4 categories of actions, set out by Title 28, for which diversity of citizenship jurisdiction is proper
1. Between citizens of different states
2. Between citizens of a state and citizens or subjects of a foreign state
3. Between citizens of different states and in which citizens or subjects of foreign state are additional parties
4. Between a foreign state as plaintiff and citizens of a state or different states
Diversity of jurisdictions not apply to (1) and (2) which are local matters raised only in state courts.
1. domestic relations
2. probate matters
3 requirements for diversity jurisdiction
2. Complete diversity
3. Jurisdictional amount
The citizenship of natural persons is the (1), or (2). No person can have more than one at a time. For a corporation, this is the (3) and where it has its (4). The citizenship of a liability insurer is the state in which the (5) is domiciled. Unincorporated associations are considered citizens in each state in which (6).
1. state of permanent residence
3. state where it is incorporated
4. principal place of business
5. insured plaintiff
6. its members are citizens
Complete diversity means that each (1) must have (2) from each (3) in order for the federal district courts to have jurisdiction. This can be manipulated by (4). If a representative is (5), the citizenship of the represented counts; otherwise the representative's citizenship is used. (6) used solely to create diversity are ignored.
2. different state citizenship
4. dropping joined parties
6. Collusive assignments
Complete diversity depends on citizenship of the parties at the time the (1).
1. complaint was filed
For diversity of citizenship, the value in controversy must be (1) or more, and this is dependent solely on the (2). Controversy surrounds whether to use valuation from the (3) or (4) and can get tricky with (5), which is measured by the value of the right sought to be enforced or by the value of the avoided injury.
2. plaintiff's complaint
Claims can be aggregated to meet jurisdictional DoC requirements in four ways:
1. One plaintiff, one defendant, multiple claims of separate, unrelated contracts
2. One plaintiff, multiple defendants, multiple claims, but the claims are joint (eg, joint liability of partnered defendants)
3. Multiple plaintiffs, one defendant, multiple claims, but a single title/right is involved (such as partnership of the plaintiffs)
4. 2 and 3 with regard to multiple plaintiffs and multiple defendants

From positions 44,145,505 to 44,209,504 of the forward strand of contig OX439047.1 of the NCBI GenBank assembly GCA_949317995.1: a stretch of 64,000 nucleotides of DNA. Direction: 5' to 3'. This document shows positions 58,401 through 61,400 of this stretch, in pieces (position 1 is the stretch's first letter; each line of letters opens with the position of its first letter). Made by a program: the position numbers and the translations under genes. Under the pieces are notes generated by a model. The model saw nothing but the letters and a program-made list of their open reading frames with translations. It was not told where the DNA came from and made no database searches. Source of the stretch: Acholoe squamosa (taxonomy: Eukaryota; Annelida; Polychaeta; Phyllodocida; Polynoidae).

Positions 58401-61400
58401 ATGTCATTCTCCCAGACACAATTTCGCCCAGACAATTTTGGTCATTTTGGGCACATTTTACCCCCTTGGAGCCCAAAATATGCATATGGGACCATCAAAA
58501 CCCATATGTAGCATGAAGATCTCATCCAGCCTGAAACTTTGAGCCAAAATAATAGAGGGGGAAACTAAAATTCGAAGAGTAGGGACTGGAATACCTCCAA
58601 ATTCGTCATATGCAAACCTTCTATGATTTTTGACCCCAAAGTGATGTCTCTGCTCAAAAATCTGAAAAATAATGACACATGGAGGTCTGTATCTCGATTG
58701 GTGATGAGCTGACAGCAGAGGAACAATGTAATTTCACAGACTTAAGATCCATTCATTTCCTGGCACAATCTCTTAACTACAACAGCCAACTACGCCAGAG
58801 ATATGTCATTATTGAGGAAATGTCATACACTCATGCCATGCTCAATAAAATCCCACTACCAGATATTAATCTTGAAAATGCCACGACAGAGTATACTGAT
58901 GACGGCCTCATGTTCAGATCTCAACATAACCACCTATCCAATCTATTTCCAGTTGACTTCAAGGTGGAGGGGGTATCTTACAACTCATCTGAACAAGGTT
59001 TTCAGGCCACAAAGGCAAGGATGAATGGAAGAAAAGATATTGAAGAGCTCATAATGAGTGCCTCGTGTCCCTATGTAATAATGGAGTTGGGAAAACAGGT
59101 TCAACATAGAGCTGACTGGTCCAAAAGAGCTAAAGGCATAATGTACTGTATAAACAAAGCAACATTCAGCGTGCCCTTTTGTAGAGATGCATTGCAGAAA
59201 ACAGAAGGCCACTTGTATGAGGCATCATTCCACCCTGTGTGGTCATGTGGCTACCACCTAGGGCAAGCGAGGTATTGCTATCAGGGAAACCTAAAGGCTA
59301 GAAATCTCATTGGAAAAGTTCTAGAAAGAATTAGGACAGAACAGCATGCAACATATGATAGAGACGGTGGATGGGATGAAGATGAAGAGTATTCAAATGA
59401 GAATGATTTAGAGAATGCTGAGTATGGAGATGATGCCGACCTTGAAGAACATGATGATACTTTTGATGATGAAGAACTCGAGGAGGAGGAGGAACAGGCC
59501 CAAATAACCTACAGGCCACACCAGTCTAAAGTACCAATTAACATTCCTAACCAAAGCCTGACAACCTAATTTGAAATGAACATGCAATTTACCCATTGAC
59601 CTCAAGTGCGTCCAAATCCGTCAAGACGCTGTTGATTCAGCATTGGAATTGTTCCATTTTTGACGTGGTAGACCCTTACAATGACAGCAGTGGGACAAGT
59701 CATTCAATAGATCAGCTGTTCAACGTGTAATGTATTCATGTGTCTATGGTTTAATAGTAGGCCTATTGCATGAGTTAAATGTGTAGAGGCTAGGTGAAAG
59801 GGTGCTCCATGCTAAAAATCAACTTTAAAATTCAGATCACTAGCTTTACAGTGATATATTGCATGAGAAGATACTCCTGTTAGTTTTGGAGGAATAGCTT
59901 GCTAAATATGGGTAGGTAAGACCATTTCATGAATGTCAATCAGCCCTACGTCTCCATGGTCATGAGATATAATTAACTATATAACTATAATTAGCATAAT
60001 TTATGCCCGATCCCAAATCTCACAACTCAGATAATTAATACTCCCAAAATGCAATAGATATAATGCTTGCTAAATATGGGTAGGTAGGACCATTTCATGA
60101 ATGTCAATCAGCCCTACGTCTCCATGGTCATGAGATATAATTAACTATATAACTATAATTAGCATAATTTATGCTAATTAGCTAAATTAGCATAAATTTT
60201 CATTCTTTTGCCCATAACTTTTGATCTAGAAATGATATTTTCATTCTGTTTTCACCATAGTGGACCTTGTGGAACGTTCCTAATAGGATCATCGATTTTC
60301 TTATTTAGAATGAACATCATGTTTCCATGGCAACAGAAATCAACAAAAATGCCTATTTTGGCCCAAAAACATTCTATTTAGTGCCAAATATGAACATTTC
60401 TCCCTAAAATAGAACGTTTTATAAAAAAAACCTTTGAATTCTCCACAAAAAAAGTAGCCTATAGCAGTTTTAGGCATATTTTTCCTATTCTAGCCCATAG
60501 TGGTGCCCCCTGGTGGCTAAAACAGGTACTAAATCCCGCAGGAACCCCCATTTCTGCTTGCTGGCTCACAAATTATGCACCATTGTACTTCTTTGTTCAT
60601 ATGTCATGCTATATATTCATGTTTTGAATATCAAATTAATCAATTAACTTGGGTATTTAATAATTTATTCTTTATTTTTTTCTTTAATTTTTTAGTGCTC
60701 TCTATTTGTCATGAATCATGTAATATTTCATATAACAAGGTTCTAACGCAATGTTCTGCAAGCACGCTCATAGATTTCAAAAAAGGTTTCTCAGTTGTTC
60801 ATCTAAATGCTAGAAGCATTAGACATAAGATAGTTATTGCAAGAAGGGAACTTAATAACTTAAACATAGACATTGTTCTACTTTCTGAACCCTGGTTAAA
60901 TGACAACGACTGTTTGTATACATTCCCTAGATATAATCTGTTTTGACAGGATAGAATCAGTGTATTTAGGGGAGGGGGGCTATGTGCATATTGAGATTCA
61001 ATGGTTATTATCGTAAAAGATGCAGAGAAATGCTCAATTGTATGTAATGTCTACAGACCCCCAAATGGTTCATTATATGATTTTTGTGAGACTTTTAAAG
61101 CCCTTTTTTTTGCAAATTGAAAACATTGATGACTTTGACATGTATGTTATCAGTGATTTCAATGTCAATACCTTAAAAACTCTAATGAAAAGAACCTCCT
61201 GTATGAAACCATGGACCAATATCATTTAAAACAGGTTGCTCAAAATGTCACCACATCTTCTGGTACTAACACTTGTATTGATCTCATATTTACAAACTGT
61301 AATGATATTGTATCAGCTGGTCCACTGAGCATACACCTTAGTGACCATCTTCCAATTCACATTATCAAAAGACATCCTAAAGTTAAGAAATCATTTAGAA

(1) and (2) are usually excluded from DoC value requirements. This includes (3) unless a contract or statute states otherwise. An exception is (4).
3. Attorney's fees
4. if the basis of the action is actually the interest
Closely related to pendent jurisdiction is the matter of (1), which deals with, for example, (2), (3) and (4) unrelated against proper original complaints, that themselves do not carry basis for federal jurisdiction. The case-by-case determination of this is dependent on whether subsequent claims (5) from the original claim.
1. ancillary jurisdiction
4. third-party complaints
5. logically arise
Removal is the process in which the defendant may (1) already filed in state court, to the federal court in the same district in which the (2)
1. transfer a case
2. state case is pending
Four requirements for removal
1. Case already has been filed in state court
2. The state court in which the action is pending must have subject matter over action and personal jurisdiction over defendant
3. Notice of removal must be filed within 30 days of defendant's reception of the initial pleading in state court, or summons
4. Original complaint could have been filed in federal court
Three basic grounds for removal
2. federal question
3. special removal status
Two limitations to ability to remove based on diversity of citizenship
1. Removal cannot happen if a defendant of the state claim is a citizen of that state
2. Complete diversity of citizenship must exist both when original action was filed in state and when removal petition is filed
Civil rights actions and foreclosure against the US are examples of the (1) of removal. Actions under state worker's comp acts and actions against railroads are examples of (2). At any time if it is found that the district court lacks subject matter jurisdiction, a case can be (3) to state court.
1. special circumstances basis
2. nonremovable actions
Constitutional concepts of (1) underlie personal jurisdiction, so there is a lot of overlap between (2) and (3) in this area. A judgment is not enforceable against a party unless that party can (4) and has received (5).
1. due process
4. lawfully be brought into court
5. notice of the lawsuit
Jurisdiction to adjudicate can be (1), (2) or (3).
1. in personam
2. in rem
3. quasi in rem
If a court has (1) over a person, the defendant can be sued on any matter--for example, action brought in which the person resides. If the court has (2), the claim must rise out of (3) the defendant has in the forum state--for example, if a resident of CO sells goods and has a contract in AZ, he can be sued in AZ over the contract only.
1. general jurisdiction
2. specific jurisdiction
Jurisdiction in rem exists over (1) and becomes jurisdiction over the party because of (2). Quasi in rem allows the plaintiff to use (3) to (4).
3. defendant's property within the state
4. satisfy a claim